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Addictions Treatment Needs to Also Address Mental Health Issues – as seen in the Globe and Mail

According to Homewood Health Centre's Dr. Ben McCutchen, a majority of people with substance use disorders also have a mental health disorder.

After nearly two decades as a first responder in Vancouver, B.C., Brady Hoffman was suffering from work-related post-traumatic stress disorder, or PTSD. He had been using alcohol to cope with his symptoms and developed a dependency on alcohol.

In June 2021, Hoffman hit a low point and attempted to take his own life. That experience led him to seek support from another first responder who had sought treatment for substance use.

“By the end of that conversation, the word ‘treatment’ was drilled in my head as something that I needed to do,” Hoffman says.

Why do people need concurrent treatment?

Hoffman enrolled in a concurrent treatment program in Guelph, Ont. at the Homewood Health Centre where, for the first time in his life, he was able to address both his mental health issues and substance use at the same time. Homewood Health Centre offers programs that specialize in treating concurrent disorders, where a person is experiencing a substance use disorder and a mental health disorder at the same time.

“Concurrent treatment, in my scenario, really made sense,” Hoffman says. “Once I understood my PTSD and was getting treatment for my mental health, the alcohol side of things was easier for me to overcome.”

Hoffman is not alone in experiencing concurrent mental health and substance use issues. Based on survey data and his years of experience in the field, Dr. Ben McCutchen, the Chief of Psychiatry of the mood and anxiety program at Homewood Health, says the majority of people with substance use disorders also have a mental health disorder.

Brady Hoffman, a longtime first responder in Vancouver, once struggled with both PTSD and alcohol dependency but has benefited from concurrent treatment.
Brady Hoffman, a longtime first responder in Vancouver, once struggled with both PTSD and alcohol dependency but has benefited from concurrent treatment.

One reason that concurrent disorders develop is because people suffering from mental health issues such as trauma, depression or anxiety may experience temporary relief when they use substances. Over time, their reliance on substances to cope with their mental illness becomes its own problem. Likewise, if someone experiences a standalone substance issue disorder, the longer that disorder goes untreated, the higher the likelihood that they will develop a mental health issue as a result, McCutchen says.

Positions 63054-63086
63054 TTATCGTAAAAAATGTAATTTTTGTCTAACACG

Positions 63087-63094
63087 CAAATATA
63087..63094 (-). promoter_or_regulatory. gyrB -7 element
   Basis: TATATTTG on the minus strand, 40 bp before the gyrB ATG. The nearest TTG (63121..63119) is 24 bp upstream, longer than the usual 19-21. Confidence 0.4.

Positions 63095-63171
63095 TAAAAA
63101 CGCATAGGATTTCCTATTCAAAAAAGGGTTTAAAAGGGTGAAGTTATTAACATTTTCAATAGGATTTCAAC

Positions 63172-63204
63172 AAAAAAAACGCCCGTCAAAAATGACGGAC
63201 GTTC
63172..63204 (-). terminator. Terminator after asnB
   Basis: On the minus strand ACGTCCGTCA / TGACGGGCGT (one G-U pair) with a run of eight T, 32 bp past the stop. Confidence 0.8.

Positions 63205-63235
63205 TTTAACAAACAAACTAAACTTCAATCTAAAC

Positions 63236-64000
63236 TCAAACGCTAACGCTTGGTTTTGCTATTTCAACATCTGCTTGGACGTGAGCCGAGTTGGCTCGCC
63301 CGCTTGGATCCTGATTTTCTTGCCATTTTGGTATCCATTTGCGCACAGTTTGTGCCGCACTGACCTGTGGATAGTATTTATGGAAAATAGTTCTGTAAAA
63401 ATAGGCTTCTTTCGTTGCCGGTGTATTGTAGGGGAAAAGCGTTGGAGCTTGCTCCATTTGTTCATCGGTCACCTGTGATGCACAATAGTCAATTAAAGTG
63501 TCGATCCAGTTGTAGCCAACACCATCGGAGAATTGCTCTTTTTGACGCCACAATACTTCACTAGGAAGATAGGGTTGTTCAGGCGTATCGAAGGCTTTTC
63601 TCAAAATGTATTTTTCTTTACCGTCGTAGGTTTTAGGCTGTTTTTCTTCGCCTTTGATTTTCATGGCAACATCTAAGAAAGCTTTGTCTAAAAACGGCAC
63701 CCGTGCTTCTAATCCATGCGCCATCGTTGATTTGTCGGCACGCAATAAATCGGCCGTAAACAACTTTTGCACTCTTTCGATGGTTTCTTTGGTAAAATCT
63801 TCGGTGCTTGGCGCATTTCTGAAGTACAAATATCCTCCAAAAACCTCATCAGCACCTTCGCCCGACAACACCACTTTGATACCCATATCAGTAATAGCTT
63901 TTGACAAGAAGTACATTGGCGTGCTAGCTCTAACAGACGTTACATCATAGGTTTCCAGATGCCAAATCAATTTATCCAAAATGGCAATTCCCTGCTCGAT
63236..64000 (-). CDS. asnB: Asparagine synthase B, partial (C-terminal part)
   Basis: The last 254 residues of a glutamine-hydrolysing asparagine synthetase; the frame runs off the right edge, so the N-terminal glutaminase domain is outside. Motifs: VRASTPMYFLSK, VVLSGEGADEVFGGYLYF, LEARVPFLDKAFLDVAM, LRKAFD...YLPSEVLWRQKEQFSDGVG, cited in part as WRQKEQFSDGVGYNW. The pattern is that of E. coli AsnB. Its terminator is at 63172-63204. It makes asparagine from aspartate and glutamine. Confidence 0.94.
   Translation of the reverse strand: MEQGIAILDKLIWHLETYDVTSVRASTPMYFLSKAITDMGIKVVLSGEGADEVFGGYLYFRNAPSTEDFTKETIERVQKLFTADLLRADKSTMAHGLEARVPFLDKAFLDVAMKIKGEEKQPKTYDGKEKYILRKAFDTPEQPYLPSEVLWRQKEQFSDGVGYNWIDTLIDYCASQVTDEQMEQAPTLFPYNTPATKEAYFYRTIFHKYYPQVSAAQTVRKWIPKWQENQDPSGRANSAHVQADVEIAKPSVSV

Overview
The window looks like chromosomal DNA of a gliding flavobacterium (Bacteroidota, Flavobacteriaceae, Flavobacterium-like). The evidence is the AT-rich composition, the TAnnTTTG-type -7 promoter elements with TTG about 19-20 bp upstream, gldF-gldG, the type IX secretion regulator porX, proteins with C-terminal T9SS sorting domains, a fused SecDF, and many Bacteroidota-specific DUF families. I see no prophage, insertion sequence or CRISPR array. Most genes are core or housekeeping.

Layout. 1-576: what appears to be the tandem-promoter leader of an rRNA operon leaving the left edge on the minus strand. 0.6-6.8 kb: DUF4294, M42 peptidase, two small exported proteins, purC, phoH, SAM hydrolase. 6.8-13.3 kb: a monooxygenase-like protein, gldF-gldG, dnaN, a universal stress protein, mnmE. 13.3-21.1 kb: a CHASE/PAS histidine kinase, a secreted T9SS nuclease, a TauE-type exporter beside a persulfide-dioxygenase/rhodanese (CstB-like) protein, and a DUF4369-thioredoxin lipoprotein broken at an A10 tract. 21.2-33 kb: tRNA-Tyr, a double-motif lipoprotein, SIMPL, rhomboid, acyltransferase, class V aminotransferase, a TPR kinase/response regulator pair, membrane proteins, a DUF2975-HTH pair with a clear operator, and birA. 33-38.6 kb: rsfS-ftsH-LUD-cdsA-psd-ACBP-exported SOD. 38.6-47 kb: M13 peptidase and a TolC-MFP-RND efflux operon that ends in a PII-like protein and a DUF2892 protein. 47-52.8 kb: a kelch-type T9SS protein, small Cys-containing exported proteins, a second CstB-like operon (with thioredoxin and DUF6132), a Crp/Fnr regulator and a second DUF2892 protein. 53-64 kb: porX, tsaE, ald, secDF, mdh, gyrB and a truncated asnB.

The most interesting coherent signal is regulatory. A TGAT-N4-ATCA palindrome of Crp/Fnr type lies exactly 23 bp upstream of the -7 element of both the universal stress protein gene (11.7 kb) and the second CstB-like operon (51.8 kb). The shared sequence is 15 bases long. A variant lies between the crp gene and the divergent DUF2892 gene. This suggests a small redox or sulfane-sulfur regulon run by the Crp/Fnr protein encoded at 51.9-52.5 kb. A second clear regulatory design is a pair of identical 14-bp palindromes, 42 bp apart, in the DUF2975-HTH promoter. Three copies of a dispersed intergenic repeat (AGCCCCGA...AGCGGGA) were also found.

“A substance use disorder — especially one that’s prolonged and severe — can contribute to a substance-induced mood disorder or anxiety disorder,” he says.

“There is a real need for treatment programs that tackle both mental health and substance use issues in order to better serve people,” says Kerry Manthenga, Homewood Health Centre’s Director of Clinical Operations and Programs – Addiction and Trauma Services.

How does concurrent treatment work?

At Homewood Health, staff were seeing many people come in for one issue, such as alcohol use disorder, but also presenting with an underlying mental health condition. This led to the development of concurrent services in various parts of the organization over the last several years that tackled both problems at the same time, rather than treating only one or the other. The newest concurrent program enhancement, IMAAC (Integrated Mood, Anxiety and Addictions Concurrent program) is specifically designed to help people experiencing these interconnected issues.

The nine-week inpatient program has two treatment phases: The first is focused on assessment, withdrawal management and stabilization under medical supervision. This is very important if someone has an alcohol or opioid use disorder, for example, and requires medically supervised withdrawal. It is also important to have a comprehensive assessment at the beginning of treatment to ensure all issues and mental health diagnoses are identified early on, in order to be able to incorporate this information into an individual’s treatment plan.

The second phase, active treatment, includes group-based and individual therapy in addition to optimizing medications and other treatment modalities. Therapeutic approaches including cognitive behavioural therapy (CBT) and psychotherapeutic recovery process groups help individuals to better understand their substance use and mental health issues and to learn strategies to make and maintain changes in their behavior.